Murphy: Masking in fall will be up to individual school districts

Gov. Phil Murphy said Monday afternoon that the state will leave the decision on masking of students to individual school districts. But, he noted, students are allowed to wear face masks if they choose — and schools cannot prevent them from doing so.

Murphy said updated Centers for Disease Control and Prevention guidance on masking in the school setting is expected prior to the start of the 2021-2022 school year and will factor into the final recommendations for masking this fall. However, barring a significant change in health metrics, he said school districts will be able to determine masking policies at the local level.

The recommendation on masking was part of the guidance that Murphy and acting Department of Education Commissioner Angelica Allen-McMillan announced.

Murphy repeated that all public school districts in New Jersey are expected to provide full-time, in-person instruction for the 2021-2022 school year. And, while the state released a number of recommendations, Murphy stressed that the inability to implement one or more of the recommendations should not be used as a reason to keep students virtual.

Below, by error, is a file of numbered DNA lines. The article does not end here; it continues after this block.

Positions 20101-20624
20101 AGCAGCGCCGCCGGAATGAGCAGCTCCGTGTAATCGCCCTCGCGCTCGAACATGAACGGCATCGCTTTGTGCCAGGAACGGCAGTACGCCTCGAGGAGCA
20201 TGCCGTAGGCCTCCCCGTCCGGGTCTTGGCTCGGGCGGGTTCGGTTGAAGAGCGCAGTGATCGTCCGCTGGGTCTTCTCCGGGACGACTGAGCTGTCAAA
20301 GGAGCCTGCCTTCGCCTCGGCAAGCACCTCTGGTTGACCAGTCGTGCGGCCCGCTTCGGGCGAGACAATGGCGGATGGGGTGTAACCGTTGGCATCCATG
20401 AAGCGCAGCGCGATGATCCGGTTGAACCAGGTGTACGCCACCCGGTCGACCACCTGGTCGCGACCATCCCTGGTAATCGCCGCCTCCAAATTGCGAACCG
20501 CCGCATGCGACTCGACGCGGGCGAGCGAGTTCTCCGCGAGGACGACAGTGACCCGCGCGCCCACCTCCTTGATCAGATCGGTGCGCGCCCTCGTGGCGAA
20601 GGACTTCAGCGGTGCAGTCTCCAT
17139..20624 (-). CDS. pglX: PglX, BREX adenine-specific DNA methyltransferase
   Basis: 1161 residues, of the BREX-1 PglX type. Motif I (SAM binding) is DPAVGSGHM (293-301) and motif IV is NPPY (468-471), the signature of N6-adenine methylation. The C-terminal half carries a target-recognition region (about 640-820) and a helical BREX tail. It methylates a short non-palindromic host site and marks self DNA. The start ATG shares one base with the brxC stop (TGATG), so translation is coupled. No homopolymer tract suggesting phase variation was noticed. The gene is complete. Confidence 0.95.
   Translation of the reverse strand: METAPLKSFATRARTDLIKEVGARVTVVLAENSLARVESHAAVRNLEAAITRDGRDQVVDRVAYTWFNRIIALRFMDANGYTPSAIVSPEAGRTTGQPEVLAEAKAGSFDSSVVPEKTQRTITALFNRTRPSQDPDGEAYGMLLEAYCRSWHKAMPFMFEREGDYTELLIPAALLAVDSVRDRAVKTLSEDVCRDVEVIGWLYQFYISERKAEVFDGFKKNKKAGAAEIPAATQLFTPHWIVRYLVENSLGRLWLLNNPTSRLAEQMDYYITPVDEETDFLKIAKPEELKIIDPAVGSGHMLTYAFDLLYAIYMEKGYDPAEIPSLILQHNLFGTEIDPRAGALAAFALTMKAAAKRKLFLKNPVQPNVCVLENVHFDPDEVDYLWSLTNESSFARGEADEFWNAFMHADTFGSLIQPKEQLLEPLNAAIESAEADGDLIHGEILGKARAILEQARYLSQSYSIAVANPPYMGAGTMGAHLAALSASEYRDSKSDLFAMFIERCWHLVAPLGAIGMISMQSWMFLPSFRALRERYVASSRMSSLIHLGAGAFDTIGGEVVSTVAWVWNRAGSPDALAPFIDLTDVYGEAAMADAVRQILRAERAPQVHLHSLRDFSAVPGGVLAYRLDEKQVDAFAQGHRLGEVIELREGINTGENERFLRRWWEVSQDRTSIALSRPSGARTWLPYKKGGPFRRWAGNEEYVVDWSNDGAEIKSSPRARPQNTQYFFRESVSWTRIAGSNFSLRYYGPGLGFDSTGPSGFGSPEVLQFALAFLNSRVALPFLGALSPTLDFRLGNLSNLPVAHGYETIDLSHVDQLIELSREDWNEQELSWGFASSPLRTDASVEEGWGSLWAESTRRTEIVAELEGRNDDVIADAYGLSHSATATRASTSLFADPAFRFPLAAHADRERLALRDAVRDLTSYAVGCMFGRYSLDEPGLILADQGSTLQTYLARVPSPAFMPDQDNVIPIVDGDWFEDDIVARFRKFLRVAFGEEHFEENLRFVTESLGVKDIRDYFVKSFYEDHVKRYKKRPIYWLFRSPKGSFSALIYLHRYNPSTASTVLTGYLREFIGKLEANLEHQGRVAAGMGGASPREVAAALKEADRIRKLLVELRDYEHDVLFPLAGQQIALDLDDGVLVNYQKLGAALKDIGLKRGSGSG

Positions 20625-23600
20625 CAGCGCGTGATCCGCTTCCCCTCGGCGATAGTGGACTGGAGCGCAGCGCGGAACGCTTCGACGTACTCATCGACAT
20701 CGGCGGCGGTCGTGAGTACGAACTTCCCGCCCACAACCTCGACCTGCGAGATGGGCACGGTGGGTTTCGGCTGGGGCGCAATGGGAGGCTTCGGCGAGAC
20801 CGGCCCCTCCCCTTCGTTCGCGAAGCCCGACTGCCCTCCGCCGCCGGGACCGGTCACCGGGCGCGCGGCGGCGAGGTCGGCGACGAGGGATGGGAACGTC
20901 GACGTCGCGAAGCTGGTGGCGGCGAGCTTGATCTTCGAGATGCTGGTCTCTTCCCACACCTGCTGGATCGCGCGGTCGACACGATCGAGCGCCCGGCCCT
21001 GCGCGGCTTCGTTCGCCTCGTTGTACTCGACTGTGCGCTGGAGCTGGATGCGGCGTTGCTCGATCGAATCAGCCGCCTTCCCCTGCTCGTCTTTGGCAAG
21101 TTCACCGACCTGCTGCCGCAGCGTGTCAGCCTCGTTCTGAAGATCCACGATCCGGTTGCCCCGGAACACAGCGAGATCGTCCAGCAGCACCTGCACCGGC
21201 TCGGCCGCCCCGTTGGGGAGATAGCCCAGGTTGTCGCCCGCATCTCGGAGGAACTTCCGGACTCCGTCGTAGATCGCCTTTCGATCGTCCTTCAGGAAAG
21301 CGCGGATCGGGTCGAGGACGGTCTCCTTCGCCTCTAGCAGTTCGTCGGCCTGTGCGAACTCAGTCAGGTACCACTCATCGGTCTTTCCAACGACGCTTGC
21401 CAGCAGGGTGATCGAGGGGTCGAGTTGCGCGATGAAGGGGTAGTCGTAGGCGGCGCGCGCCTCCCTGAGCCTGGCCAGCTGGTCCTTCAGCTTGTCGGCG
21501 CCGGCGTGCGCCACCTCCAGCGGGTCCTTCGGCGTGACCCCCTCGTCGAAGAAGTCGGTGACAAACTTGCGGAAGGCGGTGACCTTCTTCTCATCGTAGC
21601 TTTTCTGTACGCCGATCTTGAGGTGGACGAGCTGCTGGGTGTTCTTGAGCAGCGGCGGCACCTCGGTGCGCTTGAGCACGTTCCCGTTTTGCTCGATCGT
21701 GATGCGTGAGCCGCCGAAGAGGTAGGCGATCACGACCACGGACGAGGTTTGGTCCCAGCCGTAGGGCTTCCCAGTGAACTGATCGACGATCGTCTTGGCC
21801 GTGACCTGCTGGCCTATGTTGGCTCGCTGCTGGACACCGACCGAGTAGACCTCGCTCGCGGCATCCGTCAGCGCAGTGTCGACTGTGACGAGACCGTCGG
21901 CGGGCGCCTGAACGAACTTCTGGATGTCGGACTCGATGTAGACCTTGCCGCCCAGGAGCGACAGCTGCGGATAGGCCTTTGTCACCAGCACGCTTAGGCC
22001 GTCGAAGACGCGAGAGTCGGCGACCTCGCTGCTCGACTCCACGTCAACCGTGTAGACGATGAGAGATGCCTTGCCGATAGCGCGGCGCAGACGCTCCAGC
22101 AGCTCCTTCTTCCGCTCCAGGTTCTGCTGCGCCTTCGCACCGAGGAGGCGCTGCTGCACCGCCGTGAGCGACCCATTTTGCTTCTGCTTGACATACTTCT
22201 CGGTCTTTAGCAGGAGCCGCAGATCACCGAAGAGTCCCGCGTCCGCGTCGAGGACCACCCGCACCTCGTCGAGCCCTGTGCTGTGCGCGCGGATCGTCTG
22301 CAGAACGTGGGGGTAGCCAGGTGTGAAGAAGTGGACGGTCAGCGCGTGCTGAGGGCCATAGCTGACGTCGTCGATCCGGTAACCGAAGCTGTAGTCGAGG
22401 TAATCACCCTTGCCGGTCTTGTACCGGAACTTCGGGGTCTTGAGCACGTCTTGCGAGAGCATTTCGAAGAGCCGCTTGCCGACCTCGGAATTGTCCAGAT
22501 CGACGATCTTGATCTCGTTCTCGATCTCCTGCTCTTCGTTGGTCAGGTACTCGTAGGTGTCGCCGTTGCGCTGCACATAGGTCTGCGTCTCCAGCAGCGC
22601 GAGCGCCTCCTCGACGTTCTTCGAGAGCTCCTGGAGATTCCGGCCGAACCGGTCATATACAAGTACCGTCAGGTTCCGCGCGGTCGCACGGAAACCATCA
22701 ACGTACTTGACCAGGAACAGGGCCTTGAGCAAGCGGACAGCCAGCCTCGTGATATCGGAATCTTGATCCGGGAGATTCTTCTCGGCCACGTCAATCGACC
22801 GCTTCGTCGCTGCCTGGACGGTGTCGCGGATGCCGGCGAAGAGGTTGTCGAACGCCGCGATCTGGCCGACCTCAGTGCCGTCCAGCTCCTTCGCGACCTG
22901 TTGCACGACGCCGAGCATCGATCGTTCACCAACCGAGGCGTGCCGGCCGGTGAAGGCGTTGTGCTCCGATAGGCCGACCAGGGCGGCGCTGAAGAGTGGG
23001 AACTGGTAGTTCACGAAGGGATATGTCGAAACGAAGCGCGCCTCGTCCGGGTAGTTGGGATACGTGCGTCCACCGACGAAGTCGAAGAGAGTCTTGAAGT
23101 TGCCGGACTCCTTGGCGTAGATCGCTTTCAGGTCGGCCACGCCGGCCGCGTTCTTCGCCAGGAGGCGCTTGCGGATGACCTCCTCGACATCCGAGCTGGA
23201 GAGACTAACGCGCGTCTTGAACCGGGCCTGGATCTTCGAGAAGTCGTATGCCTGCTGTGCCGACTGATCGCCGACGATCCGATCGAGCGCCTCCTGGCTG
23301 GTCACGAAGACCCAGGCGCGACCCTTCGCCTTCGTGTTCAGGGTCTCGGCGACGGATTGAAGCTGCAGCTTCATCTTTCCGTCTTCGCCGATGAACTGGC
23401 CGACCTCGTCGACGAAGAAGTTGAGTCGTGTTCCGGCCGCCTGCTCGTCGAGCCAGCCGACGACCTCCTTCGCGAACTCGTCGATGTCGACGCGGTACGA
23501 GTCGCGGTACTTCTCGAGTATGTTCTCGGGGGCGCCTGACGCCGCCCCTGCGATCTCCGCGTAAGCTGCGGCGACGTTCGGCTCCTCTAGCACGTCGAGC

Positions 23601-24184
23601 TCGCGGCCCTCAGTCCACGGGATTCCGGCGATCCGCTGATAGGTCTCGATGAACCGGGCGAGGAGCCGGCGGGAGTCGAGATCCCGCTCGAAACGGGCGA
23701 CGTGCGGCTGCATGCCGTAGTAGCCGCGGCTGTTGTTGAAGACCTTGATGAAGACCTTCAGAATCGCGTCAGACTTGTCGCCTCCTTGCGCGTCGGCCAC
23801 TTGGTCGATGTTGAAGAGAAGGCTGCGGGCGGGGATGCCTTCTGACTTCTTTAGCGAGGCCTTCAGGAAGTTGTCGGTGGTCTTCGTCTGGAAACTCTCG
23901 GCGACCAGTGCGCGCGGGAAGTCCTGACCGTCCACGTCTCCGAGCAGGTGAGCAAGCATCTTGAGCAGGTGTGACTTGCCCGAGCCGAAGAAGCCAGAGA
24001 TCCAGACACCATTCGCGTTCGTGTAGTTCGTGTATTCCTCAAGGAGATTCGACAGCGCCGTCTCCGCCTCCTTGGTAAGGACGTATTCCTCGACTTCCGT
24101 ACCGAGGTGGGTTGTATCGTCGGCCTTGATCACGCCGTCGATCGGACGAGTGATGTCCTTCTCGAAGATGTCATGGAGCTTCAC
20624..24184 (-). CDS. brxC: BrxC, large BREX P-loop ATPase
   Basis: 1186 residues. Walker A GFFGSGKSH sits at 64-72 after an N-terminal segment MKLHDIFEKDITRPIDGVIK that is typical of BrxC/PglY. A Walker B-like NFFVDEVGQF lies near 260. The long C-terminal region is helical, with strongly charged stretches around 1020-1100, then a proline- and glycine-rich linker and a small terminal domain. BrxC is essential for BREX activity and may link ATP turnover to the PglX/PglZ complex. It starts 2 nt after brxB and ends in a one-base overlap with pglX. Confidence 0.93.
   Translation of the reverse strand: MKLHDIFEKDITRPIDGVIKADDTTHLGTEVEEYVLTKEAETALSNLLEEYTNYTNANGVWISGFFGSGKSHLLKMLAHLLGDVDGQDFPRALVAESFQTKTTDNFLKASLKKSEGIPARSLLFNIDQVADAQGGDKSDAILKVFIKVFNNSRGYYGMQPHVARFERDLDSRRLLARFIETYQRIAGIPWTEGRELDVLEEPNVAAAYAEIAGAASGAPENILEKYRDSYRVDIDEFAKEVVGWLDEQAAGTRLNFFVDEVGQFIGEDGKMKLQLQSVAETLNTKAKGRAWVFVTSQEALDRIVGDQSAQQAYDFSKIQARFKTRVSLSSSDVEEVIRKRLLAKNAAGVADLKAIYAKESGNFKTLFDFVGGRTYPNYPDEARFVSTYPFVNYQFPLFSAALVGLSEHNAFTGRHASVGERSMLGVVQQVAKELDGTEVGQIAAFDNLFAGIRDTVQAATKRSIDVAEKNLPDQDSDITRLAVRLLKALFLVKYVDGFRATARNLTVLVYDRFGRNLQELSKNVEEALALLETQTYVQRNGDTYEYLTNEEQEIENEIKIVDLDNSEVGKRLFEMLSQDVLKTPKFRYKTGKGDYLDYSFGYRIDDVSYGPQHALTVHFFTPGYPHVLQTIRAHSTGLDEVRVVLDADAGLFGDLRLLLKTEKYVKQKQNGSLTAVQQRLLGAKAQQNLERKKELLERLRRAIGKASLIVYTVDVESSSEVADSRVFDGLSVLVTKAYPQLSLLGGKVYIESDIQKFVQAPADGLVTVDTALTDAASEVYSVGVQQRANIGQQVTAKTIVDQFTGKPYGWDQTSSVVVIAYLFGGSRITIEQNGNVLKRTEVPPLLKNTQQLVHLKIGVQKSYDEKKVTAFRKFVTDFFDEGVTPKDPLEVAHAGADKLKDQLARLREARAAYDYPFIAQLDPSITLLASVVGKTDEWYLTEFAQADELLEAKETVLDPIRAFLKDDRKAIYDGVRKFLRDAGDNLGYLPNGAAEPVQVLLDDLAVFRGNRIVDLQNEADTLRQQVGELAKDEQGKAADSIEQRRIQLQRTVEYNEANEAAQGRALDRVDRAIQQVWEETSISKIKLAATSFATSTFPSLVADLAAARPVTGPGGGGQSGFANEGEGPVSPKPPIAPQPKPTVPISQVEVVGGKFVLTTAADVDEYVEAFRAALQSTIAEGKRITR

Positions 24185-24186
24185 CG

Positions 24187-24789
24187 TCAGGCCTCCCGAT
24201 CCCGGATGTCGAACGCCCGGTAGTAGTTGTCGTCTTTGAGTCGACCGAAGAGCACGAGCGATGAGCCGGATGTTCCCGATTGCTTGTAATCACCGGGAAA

Schools are encouraged to implement as many layers as feasible, while providing full-time, in-person instruction, Murphy said.

The strategies and procedures include, but are not limited to:

  • Maintaining physical distance between students to the extent practicable: This recommendation must not prevent a school from offering full-time, in-person learning; districts should implement physical distancing only to the extent they are equipped to do so, while still providing regular, in-person school operations. Interventions to aid with social distancing include facing desks in the same direction and avoiding group seating arrangements.
  • Putting procedures in place to identify and respond to a student or staff member who becomes ill with COVID-19 symptoms: Maintaining close communication with local health departments to share information and resources on COVID-19 transmission, prevention and control measures, and to establish procedures for notification and response to illness.
  • Transparency in communications: Schools should maintain transparent and ongoing communication, as appropriate, with their staff, students and caregivers regarding school operations and health and safety information.

“The recommendations we are releasing today will provide school districts with a roadmap to bring students and staff back to safe, enriching school environments,” Murphy said. “This guidance will help districts and educators develop plans to meet their student’s educational, social, emotional and mental health needs.

“Our students and educators have displayed amazing resiliency during the pandemic, and I am pleased that the upcoming school year will provide a sense of normalcy that students haven’t had since March 2020.”